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TECH MONTH Derek Smyth

21 Jan 2021

Derek Smyth, Manager IT Contracts is in conversation with Gareth Fleming, Director of Brightwater’s IT division

GF: As part of our Tech Month, I am here with Derek Smyth. Derek Smyth is a highly successful manager with Brightwater’s Tech division and has been with Brightwater Group since 2010. He brings to the table over 22 years of experience in recruitment and key account management. He’s extremely well known in IT circles as a key person for organisations looking to build out their technology teams particularly their contracts teams and manages a number of our key clients, clients with whom he’s built very good long-term partnerships. They’ll come to him for recruitment services, market information, salary benchmarking work. His expertise lies within the IT contract sector and all IT verticals. It’s good to talk to you, Derek.

DS: That sounds very impressive. Thanks very much.

GF: Welcome Derek. Let’s start at the beginning with an introduction to you and what you do here:

DS: As you said, I’ve been with Brightwater since 2010 so ten years covering the IT contracts desk. On a day to day basis, I manage all roles that are not permanent. Typically, that’s your daily rate roles but also fixed term contracts. It’s been a very busy area. I cover all the verticals, from entry level tech support type roles up to very senior programme level positions. That keeps me busy

GF: You’re in a very interesting space in that you do a lot of work in the contract market and you have access to all of the IT verticals that we recruit in. So if you look at this year and the pandemic and go back to Q1, how did the year (2020) start out?

DS: The year had started very well. We were very busy in terms of job flow. We felt that the year was going to be a very strong year and all of a sudden, it changed so quickly. But the year had started very well. We were busy in terms of job flow, a lot of things happening, we were out visiting a lot of clients, everything felt very positive, market sentiment was good and then all of a sudden we were working from home and everything had changed, really overnight.

GF: And if you look specifically at what happened in the IT contract market, from April onwards, what has the effect been?

DS: It’s been a mixed bag. Some of our clients have done very well this year, they’ve increased their workforce, they have been very regular contract users. Others have collapsed, particularly in sectors like hospitality and travel. Some sectors have been really badly hit. Those clients have lost staff, some of them are struggling to survive. It’s a real mixed bag but other clients have been really steady, exactly as they have been in previous years, plugging gaps in the business, adding skills when they need them, so it’s been a real mixed bag. What I would say, as the year has gone on, April, May, people were very uncertain, recruitment had stopped, people were asking questions, looking carefully at their own business plans. The last quarter of 2020 everything changed again and we have been exceptionally busy. Floodgates opened in September (2020), job-flow increased and we’ve been exceptionally busy ever since. There are a lot of roles on and a lot of talk about the New Year, people are feeling very positive about it and particularly now with thoughts of a vaccine, we’re hopeful that 2021 will be really busy.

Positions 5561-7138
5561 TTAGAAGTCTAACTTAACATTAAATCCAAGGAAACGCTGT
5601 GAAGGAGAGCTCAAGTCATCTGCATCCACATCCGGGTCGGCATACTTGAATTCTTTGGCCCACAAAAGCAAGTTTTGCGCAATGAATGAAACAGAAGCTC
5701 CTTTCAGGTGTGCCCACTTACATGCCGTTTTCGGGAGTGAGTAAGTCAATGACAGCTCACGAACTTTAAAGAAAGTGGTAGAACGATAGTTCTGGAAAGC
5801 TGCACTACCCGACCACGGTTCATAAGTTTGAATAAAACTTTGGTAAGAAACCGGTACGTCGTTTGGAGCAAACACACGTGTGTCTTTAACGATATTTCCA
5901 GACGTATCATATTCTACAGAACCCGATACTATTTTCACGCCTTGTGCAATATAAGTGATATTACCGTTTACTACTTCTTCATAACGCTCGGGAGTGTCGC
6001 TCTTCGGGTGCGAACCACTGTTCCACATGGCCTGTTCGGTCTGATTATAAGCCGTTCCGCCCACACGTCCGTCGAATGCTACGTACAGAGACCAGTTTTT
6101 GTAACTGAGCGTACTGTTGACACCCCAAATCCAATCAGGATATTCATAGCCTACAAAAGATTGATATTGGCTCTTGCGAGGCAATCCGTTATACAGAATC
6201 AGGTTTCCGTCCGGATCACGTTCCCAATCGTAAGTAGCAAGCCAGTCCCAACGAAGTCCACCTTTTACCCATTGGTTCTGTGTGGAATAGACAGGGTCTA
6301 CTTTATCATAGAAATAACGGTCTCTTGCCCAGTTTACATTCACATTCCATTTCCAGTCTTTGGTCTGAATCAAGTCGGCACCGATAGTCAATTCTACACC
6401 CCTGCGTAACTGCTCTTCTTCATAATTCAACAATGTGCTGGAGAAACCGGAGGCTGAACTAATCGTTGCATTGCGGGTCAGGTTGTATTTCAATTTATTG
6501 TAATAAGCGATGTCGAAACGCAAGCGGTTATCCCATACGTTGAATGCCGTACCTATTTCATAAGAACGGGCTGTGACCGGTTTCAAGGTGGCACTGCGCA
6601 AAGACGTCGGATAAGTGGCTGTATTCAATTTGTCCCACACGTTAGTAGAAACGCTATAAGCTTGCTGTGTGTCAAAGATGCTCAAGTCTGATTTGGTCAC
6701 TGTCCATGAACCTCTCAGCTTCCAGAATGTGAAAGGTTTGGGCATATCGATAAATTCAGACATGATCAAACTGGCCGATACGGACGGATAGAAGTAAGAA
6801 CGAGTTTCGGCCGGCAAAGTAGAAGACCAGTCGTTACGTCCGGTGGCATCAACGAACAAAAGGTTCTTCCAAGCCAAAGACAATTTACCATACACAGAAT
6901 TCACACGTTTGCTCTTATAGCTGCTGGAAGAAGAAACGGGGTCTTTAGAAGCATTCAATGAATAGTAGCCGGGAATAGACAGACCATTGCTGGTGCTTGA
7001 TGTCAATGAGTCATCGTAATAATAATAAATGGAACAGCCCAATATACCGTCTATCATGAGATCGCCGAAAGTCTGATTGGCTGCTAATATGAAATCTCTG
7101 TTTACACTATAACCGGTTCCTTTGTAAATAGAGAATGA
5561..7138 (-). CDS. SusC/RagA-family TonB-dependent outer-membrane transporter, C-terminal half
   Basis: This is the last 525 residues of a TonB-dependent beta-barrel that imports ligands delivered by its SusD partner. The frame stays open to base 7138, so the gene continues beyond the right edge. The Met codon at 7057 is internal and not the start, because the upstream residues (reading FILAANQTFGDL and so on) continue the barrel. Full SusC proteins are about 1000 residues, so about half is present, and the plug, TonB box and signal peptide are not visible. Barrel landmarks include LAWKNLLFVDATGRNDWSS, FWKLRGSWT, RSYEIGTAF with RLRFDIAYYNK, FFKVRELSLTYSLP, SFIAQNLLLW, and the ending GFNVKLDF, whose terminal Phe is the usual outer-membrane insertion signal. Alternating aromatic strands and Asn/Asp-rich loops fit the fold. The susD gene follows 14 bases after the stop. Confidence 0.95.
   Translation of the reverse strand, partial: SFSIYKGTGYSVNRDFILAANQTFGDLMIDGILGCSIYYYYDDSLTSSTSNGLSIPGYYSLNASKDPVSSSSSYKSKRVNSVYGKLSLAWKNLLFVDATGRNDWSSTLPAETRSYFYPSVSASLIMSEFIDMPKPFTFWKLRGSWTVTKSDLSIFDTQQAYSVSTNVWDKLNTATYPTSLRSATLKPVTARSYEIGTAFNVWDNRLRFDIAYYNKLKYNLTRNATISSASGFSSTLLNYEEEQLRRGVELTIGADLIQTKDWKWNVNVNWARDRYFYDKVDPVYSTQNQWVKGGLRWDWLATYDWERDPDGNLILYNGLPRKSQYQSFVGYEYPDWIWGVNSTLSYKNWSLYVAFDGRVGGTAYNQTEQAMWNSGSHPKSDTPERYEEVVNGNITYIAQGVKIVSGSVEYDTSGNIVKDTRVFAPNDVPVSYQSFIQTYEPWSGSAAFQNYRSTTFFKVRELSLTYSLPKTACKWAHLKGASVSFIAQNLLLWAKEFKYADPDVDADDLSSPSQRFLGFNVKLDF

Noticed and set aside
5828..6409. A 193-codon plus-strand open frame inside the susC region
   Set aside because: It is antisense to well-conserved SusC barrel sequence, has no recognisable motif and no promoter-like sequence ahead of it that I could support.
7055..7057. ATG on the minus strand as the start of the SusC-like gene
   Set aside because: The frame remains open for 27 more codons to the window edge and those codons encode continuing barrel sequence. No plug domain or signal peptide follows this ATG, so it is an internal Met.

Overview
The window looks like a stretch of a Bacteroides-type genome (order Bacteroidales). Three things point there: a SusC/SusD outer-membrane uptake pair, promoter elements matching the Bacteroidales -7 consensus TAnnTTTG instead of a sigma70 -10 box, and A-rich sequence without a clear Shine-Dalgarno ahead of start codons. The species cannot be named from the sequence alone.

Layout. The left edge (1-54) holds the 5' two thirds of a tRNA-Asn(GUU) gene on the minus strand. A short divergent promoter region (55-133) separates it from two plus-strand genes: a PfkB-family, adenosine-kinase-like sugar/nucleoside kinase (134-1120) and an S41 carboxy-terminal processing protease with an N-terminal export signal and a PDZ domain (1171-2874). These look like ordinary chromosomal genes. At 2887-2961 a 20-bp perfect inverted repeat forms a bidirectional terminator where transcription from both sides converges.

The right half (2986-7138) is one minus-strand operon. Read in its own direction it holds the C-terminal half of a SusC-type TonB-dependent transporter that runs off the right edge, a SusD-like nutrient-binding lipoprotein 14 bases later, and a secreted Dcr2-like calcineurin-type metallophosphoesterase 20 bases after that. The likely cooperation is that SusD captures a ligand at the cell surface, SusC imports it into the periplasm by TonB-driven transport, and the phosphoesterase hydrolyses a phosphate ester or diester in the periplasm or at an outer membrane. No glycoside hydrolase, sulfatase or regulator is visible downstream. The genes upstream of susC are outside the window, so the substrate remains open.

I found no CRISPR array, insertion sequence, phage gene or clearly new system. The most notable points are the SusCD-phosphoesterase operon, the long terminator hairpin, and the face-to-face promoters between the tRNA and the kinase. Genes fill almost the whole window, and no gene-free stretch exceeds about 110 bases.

GF:  I think that we’re lucky that we work in such a resilient space and contracts have always been that resilient when companies can’t hire permanent headcount. They will plug the gaps with very talented contractors. Did you see a trend towards companies using contractors more because of the pandemic?

DS: Yes, and some definitely did. I think that in general, IT is always resilient. In 2020, there were so many changes this year and a lot of the challenges that presented themselves and a lot of the challenges that remain, require IT solutions. Some of them are short term solutions and some of them are easily plugged by contractors. Again, it’s different depending on the client and depending on the industry. Some clients have reacted very quickly. If you think about what has happened in the world of work and the world of study, for example, we went overnight from working in an office in the city centre to everyone in our business suddenly working from home. That obviously has a big impact on IT. Some companies are very well set up for that and some companies were not. The challenge was greater for companies who weren’t used to some sort of home or remote working and easier for those organisations who already had some elements of that already in their business and they just scaled that. I suppose there is a different story according to each individual client and we work from your very small SME type clients up to big multinationals with everything in between. There’s a different story for each one but I would say, in general, normally when there’s a retraction or recession in the market, the contracts side picks up a little bit and we’ve definitely seen that. At the same time, some of our regular clients and contract users have had a difficult year. Some have slowed down, some have picked up and some have stayed the same. So it’s been a really mixed bag. Again towards the end of the year of 2020, especially in the last few months, we’ve seen a real increase in demand. People are thinking about the New Year, they’re thinking about budgets, they’re thinking about headcounts. They’re thinking about opportunities in the market now and people are starting to gear up for all of those things.